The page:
Moreover, the proper time to address this issue is during the motion to intervene, which requires an examination as to whether the applicant has any cognizable, protectable claim. No useful purpose would be served by putting off discussion of this issue to the hearing on the merits of the forfeiture action itself. Rather, permitting intervention at this stage would only add unnecessary complexity to the forfeiture proceeding.
Nor does our holding result in any further prejudice to Lewis' interests. It is important to recognize that Lewis has complete control over the protection of his property interests in this forfeiture proceeding; if he finds his interests are sufficiently worth defending, he can terminate his fugitive status and present his own defense. This is not a situation in which a conservator has been appointed to represent someone who is incapable, either physically, mentally or legally (such as a minor), of adequately representing his interests. Here, Lewis is solely responsible for his plight.
For these reasons, we conclude that each of the conservator's several objections to this result is unpersuasive. We will address each in turn.
First, the conservator characterizes the Molinaro doctrine as being limited to criminal or quasi-criminal appeals. Conforte, however, involved a purely civil proceeding. We pointed out that "there is no indication in the Court's decision [in Molinaro ] that the rule stated has any less vitality in civil cases." 692 F.2d at 589. Rather, we observed that " [t]o the contrary, ... the [Molinaro ] rule should apply with greater force in civil cases where an individual's liberty is not at stake." Id. (emphasis added). See also Doyle v. United States Department of Justice, 668 F.2d 1365, 1365-66 (D.C. Cir. 1981) (per curiam) (Freedom of Information Act action filed by a fugitive was barred under Molinaro), cert. denied, 455 U.S. 1002, 102 S. Ct. 1636, 71 L. Ed. 2d 870 (1982); Broadway v. City of Montgomery, 530 F.2d 657, 659 (5th Cir. 1976) (appeal from summary judgment in civil rights action brought by fugitive dismissed under Molinaro) .
The conservator also asserts that Molinaro and its progeny only delay the time when an appeal will be heard and do not completely foreclose the right to judicial review. We also disagree with this argument. Although in some cases, e.g., Conforte, 692 F.2d at 590, courts have generously allowed a fugitive leave to seek reinstatement of the appeal should he surrender to the authorities within a given period, a court clearly has the power to dismiss the appeal without granting any such grace period. Indeed, in Molinaro, the Court did not hold the appeal in abeyance; it dismissed the appeal entirely. 396 U.S. at 366, 90 S. Ct. at 498.
Next, Gerald argues that the Molinaro disentitlement doctrine should apply only when the fugitive seeks relief based upon a claim directly related to the prior criminal conviction. We need not decide this issue. It is clear from the facts of this case that Lewis' criminal conviction and the property involved in this civil forfeiture proceeding are integrally related parts of the same unlawful drug dealing scheme. Thus, as we observed in Conforte, " [w]e need not decide whether Molinaro demands such a nexus requirement." 692 F.2d at 590.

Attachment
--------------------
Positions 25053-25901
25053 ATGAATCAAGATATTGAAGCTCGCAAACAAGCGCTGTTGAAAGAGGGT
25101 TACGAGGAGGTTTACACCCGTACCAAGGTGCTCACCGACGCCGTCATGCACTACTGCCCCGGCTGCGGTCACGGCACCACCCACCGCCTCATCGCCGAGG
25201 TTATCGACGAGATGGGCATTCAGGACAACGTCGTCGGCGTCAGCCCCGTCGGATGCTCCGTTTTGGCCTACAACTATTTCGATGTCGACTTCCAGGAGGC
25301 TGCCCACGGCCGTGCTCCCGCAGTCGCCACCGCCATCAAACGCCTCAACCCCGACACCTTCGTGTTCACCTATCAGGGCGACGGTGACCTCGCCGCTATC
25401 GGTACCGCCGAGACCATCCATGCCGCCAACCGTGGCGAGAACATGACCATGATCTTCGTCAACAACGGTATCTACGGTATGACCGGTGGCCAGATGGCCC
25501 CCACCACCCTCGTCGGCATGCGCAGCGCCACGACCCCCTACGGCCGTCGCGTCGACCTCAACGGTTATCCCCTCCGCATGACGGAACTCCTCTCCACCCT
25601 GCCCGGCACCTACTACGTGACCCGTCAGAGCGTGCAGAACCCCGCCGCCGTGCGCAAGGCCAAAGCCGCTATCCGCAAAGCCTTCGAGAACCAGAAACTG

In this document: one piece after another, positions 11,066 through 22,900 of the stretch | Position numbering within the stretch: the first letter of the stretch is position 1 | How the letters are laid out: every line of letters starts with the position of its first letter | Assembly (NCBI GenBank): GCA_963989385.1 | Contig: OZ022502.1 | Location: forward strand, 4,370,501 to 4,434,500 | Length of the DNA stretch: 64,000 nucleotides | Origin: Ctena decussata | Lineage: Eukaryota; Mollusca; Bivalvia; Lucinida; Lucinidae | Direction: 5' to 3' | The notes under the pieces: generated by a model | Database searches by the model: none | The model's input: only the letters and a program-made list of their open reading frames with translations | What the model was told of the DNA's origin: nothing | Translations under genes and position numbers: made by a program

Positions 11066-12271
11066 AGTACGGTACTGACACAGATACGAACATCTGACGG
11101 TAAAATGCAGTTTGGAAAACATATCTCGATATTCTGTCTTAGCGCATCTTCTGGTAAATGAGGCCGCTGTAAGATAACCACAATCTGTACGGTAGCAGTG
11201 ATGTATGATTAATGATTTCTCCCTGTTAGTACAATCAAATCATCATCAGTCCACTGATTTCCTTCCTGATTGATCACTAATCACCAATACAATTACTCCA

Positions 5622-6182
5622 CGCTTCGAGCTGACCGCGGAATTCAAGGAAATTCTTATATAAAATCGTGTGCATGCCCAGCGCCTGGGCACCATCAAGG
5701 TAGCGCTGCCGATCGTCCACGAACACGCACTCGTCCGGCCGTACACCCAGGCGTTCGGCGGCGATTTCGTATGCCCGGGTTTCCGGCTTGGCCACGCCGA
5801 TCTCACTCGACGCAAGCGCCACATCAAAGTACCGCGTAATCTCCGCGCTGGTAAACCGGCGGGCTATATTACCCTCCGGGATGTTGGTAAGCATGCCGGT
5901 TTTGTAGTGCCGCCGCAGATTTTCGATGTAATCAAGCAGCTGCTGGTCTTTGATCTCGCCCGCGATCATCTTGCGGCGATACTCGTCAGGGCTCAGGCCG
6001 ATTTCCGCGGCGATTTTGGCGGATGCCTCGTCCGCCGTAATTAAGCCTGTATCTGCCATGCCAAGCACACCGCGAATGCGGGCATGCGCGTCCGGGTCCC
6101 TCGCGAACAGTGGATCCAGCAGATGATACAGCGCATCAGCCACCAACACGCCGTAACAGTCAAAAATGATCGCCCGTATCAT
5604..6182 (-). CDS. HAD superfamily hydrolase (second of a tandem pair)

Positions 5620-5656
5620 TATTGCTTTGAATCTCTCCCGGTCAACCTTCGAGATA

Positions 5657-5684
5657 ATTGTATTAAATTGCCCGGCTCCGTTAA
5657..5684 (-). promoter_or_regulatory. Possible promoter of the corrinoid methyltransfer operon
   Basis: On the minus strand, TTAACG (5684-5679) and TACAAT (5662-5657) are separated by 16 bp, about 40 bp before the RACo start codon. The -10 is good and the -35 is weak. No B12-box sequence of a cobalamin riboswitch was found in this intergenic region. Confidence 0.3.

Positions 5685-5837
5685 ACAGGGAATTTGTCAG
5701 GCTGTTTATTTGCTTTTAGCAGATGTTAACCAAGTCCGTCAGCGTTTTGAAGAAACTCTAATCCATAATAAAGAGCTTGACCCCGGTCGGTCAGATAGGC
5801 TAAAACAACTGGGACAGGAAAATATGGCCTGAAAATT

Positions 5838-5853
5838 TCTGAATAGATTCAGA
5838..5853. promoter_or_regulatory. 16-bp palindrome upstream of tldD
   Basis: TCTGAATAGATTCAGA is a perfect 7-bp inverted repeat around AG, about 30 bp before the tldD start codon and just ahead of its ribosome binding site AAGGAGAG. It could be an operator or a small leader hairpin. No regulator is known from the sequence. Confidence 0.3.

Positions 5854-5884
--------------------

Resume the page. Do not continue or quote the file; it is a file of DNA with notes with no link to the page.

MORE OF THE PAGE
The conservator further asserts that application of the Molinaro disentitlement doctrine in this case works "to bar any party from contesting these forfeitures." He maintains that individuals who have a potential interest in the property at issue are thereby deprived of their due process rights. But the government did not argue, nor did the district court hold, that all individuals are precluded from intervening in the civil forfeiture proceeding because of Lewis' fugitive status. Rather, the district court's denial of intervention was limited to the conservator who stood in Lewis' shoes. Indeed, Lewis' girlfriend and his lawyers were not barred by the Molinaro/Conforte disentitlement doctrine from pursing their claims to the property. See, e.g., Conforte, 692 F.2d at 590-94 (deciding claims of Sally Conforte, who was not a fugitive). Other individuals with a cognizable interest in the property could have sought leave to intervene. See id.
In raising this issue, the conservator draws our attention to the Sixth Circuit's decision in United States v. $83,320, 682 F.2d at 576. He argues that the Sixth Circuit's concern for the rights of innocent third parties "has even greater application ... where the party seeking to defend against the government's claim is not the missing defendant but rather the conservator of the missing defendant's estate who owes a fiduciary duty to the estate's creditors and beneficiaries." He also emphasizes that unlike the forfeiture statute involved in the Second Circuit's decision in United States v. $45,940, 739 F.2d at 793 (31 U.S.C. § 5316), the forfeiture statute involved in the present case does not provide for notifying any person who appears to have an interest in the property, such as creditors, of the forfeiture proceeding.